Writing itself, Maharaj says, is usually done in isolation. This was one of the driving reasons for his emigration to Canada 25 years ago. There was a dearth of true literary apprenticeship, and the vocation of being a writer was more widely scorned, or thought of as an idle amusement, a profession of “nothingness,” the author says. One of the considerations that vastly encouraged Maharaj to return to Trinidad and take up the writer-in-residence position was the new, emergent Caribbean literature. “There are serious writers who are beginning to understand the craft and process of writing, and whose motive for writing is to share a particular view of the society,” Maharaj says, casting his ballot in favour of writers in T&T and the region who are dedicated to this mode of creation. Conversely, would-be writers who aspire only to “express themselves” ought not to force their work on the public. “That sort of thing is usually best left for private diaries,” Maharaj says frankly.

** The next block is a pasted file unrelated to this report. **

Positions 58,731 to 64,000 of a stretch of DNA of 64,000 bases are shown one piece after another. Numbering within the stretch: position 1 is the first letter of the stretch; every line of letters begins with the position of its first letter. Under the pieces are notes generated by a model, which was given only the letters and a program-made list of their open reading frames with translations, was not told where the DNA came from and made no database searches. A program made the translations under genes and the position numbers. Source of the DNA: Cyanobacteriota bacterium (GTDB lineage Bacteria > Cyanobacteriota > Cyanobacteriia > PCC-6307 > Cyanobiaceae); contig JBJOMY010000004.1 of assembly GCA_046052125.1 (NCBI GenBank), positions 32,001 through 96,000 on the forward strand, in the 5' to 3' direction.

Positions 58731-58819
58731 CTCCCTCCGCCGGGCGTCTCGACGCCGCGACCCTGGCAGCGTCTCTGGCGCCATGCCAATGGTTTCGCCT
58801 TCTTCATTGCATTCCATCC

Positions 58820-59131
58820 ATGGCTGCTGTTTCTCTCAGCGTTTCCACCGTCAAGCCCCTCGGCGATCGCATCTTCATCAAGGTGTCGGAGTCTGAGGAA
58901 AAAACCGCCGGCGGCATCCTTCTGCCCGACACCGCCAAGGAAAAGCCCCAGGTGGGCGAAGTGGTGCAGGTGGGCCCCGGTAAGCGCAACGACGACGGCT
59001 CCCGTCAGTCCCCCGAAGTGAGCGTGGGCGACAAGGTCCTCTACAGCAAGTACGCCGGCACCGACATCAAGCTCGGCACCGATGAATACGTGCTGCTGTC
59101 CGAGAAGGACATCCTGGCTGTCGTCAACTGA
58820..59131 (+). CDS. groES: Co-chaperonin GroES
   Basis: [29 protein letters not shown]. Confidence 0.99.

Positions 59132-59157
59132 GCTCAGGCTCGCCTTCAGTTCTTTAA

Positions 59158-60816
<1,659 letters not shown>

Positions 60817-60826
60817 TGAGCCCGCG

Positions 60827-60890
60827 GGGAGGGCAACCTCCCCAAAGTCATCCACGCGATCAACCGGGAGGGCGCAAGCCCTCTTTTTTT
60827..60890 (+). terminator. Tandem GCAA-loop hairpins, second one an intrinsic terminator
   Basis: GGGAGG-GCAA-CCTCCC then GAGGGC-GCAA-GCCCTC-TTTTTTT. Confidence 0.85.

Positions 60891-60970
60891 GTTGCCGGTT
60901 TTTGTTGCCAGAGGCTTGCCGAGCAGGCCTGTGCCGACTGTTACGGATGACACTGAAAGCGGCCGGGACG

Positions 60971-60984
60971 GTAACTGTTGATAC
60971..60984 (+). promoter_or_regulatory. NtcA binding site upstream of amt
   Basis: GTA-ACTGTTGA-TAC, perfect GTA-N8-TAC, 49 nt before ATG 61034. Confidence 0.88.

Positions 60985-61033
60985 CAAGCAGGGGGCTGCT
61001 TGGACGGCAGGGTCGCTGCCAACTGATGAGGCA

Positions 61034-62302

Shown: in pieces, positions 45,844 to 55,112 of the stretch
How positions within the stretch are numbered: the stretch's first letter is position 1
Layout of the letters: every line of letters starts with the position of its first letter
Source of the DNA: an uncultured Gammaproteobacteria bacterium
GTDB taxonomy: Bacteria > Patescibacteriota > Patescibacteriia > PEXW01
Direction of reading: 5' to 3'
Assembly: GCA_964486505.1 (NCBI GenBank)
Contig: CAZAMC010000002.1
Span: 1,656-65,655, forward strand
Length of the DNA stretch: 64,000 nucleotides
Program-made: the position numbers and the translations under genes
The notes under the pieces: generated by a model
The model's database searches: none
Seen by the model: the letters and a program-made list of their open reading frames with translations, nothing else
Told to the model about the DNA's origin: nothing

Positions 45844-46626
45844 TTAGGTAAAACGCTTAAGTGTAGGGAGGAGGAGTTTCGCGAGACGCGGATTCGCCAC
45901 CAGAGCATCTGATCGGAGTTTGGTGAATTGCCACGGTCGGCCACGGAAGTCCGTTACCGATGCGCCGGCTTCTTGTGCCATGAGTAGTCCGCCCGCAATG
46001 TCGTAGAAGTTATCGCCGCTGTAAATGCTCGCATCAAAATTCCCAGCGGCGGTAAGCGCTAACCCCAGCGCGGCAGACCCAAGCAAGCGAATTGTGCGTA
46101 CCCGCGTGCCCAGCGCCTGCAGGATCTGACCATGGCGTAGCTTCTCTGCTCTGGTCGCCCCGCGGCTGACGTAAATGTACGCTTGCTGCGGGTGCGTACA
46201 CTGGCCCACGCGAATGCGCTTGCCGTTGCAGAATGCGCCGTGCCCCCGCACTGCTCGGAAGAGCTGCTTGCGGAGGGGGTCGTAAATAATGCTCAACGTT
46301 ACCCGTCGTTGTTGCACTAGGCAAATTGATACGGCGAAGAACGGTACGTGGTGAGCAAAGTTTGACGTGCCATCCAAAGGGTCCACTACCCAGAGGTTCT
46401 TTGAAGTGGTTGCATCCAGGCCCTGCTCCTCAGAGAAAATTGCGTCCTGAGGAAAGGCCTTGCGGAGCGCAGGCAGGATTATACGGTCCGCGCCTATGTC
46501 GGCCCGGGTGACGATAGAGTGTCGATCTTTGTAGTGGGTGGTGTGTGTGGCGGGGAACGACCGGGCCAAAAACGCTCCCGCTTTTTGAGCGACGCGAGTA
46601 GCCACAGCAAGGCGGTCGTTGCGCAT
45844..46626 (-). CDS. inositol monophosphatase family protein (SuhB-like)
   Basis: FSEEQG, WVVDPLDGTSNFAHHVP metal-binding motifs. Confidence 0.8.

His advice to fledgling writers he’s encountered here and in Canada? “This is not a glamorous profession; you have to enjoy writing, because there are days when the writing itself is going to go bad,” he says. He elaborates, too, on the dangers inherent in waiting for inspiration. “If you do that,” Maharaj says with a chuckle, “the book is going to take ten years to complete.” He strives to complete the first draft of each of his novels within a year. Writers, Maharaj believes, have the professional calling to help define a place with more clarity and creativity than perhaps any other group of people. What, then, are the advantages of writing about Trinidad while not inhabiting it? Perspective, Maharaj responds, can grow the further away you get from your place of origin. “When you step back from something, you’re able to see little angles and sides of it that you otherwise wouldn’t have, if you remained too close.”